Questions on ND Filter


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#1
Hi all,

I've done a search but I couldn't find any posts on this. I'm new to photography and would like to ask what is a ND filter. I've tried searching on google n wikipedia but I'm still kinda blur. In what situations do you use a ND filter and what does it offer in terms of colour and contrast?

Thanks in advance.
 

trucatus

Senior Member
Jan 3, 2005
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www.camwerkz.com
#2
ND = Neutral Density.

It is use to cut down the intesity of light so that you can use a wider Aperture or lower speed without affecting colour and contrast... Gradual ND can darken sky so that the range of exposure with the darker part of the picture can be closer hence details can e captured.
 

student

Senior Member
Jul 26, 2004
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#4
It is like a sunglass which reduce the amount of light entering the lens so wider apertures can be selected.

Or increase the shutter timing.
 

#5
ok, i tink i kinda get it...

ND = Neutral Density.

Gradual ND can darken sky so that the range of exposure with the darker part of the picture can be closer hence details can e captured.
so with regards to the above statement, a polariser can b used too? am i right?
 

J-Chan

Senior Member
Sep 21, 2005
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#6
a polariser does cut down some light, but its evenly dark unlike the grad ND..
 

zac08

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Feb 21, 2005
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#7
ok, i tink i kinda get it...



so with regards to the above statement, a polariser can b used too? am i right?
A polariser may give you a different colour cast (depending on the angle of light it was cutting off) ND's on the other hand do not give any colour casts.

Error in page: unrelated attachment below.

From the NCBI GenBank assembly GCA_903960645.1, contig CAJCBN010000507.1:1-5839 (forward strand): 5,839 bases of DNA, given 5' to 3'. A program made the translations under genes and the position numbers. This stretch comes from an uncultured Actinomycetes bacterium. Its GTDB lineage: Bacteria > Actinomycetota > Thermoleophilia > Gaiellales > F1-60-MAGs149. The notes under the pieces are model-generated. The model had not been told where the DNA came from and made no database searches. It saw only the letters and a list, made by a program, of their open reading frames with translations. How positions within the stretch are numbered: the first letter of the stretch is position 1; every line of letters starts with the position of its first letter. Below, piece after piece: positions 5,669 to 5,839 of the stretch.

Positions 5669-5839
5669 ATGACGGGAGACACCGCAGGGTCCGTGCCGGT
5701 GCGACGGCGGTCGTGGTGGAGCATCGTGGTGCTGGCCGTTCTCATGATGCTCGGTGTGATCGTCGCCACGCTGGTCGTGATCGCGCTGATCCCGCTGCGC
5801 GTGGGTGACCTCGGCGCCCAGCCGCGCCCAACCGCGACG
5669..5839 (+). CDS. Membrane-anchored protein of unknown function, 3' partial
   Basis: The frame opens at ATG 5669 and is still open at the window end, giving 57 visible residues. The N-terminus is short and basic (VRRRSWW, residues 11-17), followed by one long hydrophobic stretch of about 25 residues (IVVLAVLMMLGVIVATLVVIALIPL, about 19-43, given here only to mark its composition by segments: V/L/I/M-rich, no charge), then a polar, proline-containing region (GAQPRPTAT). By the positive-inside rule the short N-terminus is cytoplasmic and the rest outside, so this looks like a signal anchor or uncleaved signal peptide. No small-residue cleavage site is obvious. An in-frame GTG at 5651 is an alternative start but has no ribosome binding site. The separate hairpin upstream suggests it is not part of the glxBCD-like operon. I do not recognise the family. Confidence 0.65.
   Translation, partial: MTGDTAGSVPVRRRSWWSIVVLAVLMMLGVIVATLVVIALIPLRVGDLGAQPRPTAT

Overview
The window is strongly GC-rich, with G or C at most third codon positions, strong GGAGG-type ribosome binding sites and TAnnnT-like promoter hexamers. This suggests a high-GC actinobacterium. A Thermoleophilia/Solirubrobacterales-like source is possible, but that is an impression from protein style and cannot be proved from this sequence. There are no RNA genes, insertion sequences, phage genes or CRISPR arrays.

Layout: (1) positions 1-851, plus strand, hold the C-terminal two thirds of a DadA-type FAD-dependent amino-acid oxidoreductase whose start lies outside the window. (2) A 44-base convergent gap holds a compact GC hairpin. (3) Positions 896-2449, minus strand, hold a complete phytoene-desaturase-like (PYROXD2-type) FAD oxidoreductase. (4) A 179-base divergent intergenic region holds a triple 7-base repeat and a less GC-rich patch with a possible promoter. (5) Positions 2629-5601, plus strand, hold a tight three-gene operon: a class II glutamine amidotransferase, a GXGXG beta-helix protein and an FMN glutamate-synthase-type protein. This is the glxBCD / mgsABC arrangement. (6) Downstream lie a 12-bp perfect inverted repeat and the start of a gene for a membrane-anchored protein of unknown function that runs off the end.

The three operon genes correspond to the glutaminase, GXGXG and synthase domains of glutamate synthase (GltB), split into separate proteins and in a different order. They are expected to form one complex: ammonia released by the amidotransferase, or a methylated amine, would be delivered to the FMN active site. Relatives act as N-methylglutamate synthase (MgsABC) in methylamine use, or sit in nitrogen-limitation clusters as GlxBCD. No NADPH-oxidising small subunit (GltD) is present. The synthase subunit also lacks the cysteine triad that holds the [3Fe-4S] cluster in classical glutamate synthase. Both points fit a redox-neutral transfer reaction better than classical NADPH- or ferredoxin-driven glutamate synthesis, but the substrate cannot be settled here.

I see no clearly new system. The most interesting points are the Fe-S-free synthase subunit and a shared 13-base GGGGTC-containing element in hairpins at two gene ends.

Jul 19, 2005
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Toa Payoh
#9
before buying ND filter, make sure you got one good tripod, one shutter release cable (or remote shutter release)

then you can take wonderful pictures.

ND has no mean without tripod.

the purpose of ND to filter out a certain percentage of the light go through your lens and maximize the shutter open time.
let's say, i want to take a picture of the empty orchard road in day time. so you put ND filter in front, open the shutter for few minutes or even some master can shoot a picture for few months. so all the moving objects pass your lens will almost be ignored.
 

archlover

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Nov 11, 2005
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#11
the exposure is few minutes.. but must try few month until success hehhe
 

picorat

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Nov 10, 2006
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#12
hi,

from what i understand, a ND filter is used to slow down your shutter speed by a certain number of stops.

for example, if you're trying to capture a waterfall on a bright day where your shutter speed may be 1/1000 for 0EV, you'd use a ND filter to "slow down" your shutter speed to say, 1/10 so that you get the nice flowy effect.